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    Do you have a smartphone? Have you ever visited a website that just don't work? Isn't that annoying?

    The logic here is very simple: maintain a website that is reasonably compatible with modern browsers and may contain special features that don't always work for rarer browsers. But then don't do anything that makes it completely inaccessible if someone doesn't use those browsers. It doesn't need to look great or do absolutely everything well, but it needs to be more or less accessible to everyone. I know that when I'm using a mobile device some websites won't work properly; but I expect them to be functional so that I can get the information I need-- maybe I want to look up a phone number to make a call.

    There are LOTS of ways to access websites-- mobile devices and search engine spiders are two examples-- do you want to make Google unable to read all of your content? I'd think not. But it doesn't need the fancy JS-based features.

    It's all about a common sense balance between enhanced features and making a reasonable fallback when those don't work.
    Daniel - Freelance Web Design | <?php?> | <html>| espa˝ol | Deutsch | italiano | portuguŕs | catalÓ | un peu de franšais | some knowledge of several other languages: I can sometimes help translate here on DD | Linguistics Forum

  12. #19
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    As an example of gracefully degrading, here's a script I'm playing around with now:

    Code:
    <!DOCTYPE html>
    <html>
    <head>
    <title>Selective Print Demo</title>
    <!-- Begin Selective Print Styles -->
    <style type="text/css">
    #printarea {display: none;}
    </style>
    <style type="text/css" title="copyprint" media="print">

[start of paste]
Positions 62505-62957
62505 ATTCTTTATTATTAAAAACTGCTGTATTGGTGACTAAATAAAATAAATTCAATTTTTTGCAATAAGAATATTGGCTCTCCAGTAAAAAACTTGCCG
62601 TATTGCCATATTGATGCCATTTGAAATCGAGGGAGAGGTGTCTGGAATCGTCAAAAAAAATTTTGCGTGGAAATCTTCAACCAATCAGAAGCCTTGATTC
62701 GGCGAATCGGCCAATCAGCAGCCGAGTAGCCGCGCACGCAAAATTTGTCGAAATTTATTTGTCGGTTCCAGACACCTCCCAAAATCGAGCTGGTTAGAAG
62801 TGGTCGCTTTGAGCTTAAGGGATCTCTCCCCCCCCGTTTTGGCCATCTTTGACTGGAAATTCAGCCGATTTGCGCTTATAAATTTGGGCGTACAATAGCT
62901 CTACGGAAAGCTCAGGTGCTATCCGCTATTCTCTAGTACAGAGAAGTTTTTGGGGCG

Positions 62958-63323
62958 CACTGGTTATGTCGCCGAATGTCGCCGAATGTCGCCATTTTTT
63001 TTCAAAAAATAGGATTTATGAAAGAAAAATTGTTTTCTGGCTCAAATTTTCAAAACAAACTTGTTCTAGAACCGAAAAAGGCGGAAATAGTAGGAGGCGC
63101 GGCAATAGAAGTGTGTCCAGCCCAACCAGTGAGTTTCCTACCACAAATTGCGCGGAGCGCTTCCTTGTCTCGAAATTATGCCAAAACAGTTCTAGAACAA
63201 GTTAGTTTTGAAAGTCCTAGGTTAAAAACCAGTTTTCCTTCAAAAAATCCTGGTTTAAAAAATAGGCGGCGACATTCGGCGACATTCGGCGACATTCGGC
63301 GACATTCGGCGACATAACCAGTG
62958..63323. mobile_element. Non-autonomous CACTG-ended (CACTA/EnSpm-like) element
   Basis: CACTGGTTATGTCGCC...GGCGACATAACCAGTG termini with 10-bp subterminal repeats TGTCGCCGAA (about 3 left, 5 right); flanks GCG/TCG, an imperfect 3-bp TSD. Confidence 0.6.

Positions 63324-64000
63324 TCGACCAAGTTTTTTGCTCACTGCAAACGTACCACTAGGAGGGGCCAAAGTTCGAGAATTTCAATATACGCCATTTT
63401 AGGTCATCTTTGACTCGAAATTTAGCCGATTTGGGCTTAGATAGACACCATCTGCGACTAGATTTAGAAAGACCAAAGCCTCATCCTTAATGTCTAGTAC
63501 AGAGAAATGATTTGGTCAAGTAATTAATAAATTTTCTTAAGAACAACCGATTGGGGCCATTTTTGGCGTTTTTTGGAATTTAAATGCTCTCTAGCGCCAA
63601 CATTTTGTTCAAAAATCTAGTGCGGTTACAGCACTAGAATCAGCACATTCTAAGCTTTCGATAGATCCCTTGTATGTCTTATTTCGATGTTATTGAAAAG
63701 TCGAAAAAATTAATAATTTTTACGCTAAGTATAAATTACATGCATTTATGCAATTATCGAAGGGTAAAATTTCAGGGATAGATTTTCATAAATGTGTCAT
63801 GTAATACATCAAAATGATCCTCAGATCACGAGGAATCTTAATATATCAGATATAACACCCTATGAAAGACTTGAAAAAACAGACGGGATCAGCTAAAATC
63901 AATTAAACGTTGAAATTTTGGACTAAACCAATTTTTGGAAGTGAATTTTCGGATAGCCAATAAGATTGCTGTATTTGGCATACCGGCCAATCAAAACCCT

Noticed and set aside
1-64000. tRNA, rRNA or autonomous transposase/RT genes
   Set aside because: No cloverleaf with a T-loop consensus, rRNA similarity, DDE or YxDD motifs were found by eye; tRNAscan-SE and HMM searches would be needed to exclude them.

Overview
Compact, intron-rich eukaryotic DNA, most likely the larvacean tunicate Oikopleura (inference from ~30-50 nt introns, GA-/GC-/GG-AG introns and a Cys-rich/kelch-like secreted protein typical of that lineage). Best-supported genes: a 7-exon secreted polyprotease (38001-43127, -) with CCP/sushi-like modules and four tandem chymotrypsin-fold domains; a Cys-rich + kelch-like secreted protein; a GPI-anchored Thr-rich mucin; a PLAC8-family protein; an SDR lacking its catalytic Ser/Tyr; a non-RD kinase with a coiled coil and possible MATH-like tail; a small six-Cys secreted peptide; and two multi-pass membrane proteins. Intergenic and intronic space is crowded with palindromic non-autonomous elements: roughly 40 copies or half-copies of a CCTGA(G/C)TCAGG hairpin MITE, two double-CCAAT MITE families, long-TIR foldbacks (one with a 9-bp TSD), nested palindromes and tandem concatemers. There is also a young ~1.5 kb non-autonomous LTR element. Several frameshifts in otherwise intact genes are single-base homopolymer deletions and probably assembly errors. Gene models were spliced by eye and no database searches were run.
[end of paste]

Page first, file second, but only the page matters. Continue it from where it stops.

#screencontent {display: none;}
    #printarea {display: block;}
    </style>
    <noscript>
    <style type="text/css" media="print">
    #screencontent {display: block;}
    #printarea {display: none;}
    </style>
    <style type="text/css">
    .print {display: none;}
    </style>
    </noscript>
    <!-- End Selective Print Styles -->
    <script type="text/javascript">
    // Selective Print Script (c)2013 John Davenport Scheuer
    // as first seen in http://www.dynamicdrive.com/forums/
    // username: jscheuer1 - This Notice Must Remain for Legal Use
    (function(){
    	var sheets = document.getElementsByTagName('style'), i = sheets.length, printsheet;
    	while(--i > -1){
    		if (sheets[i].title === 'copyprint'){
    			printsheet = sheets[i];
    			printsheet.disabled = true;
    		}
    	}
    
    	function copyPrint(element){ //function used to copy print the innerHTML of the passed in element
    		var savedtitle = document.title;
    		element = element.tagName? element : document.getElementById(element);
    		document.getElementById('printarea').innerHTML = element.innerHTML;
    		document.title = element.getAttribute('data-print-title') || savedtitle;
    		printsheet.disabled = false;
    		window.print();
    		document.getElementById('printarea').innerHTML = '';
    		document.title = savedtitle;
    		printsheet.disabled = true;
    	}
    
    	function printbuttons(e){
    		e = e || event;
    		var t = e.target || e.srcElement;
    		if(t.type === 'button' && t.value === 'Print'){
    			copyPrint(t.getAttribute('data-printid'));
    		}
    	}
    
    	if (document.addEventListener){
    		document.addEventListener('click', printbuttons, false);
    	}
    	else if (document.attachEvent){
    		document.attachEvent('onclick', printbuttons);
    	}
    })();
    </script>
    </head>
    
    <body>
    <div id="printarea"></div>
    <div id="screencontent">
    <input class="print" type="button" value="Print" data-printid="print" />
    <div id="print" data-print-title="List One">
    <ul>
    <li>1</li>
    <li>1</li>
    <li>1</li>
    </ul>
    </div>
    
    <input class="print" type="button" value="Print" data-printid="print1" />
    <div id="print1" data-print-title="List Two">
    <ul>
    <li>11</li>
    <li>11</li>
    <li>11</li>
    </ul>
    </div></div>
    </body>
    </html>
    It allows you to selectively print one or the other of the two lists. If javascript is unavailable, the print buttons are not seen and the entire page may be printed normally. Even with javascript, if the user chooses to print the entire page in the normal way, the entire page may be printed. At least that's the idea. Demo:

    http://home.comcast.net/~jscheuer1/s...ntcontent3.htm
    - John
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  13. #20
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    Thanks John and Adrian

    John .. Your code exactly gives me some idea about how to do graceful degradation in good manner. From this point it is more helpful me to develop advanced applications in JavaScript work under different scenarios.

    Once again very thanks for the advices from both of you John & Adrian..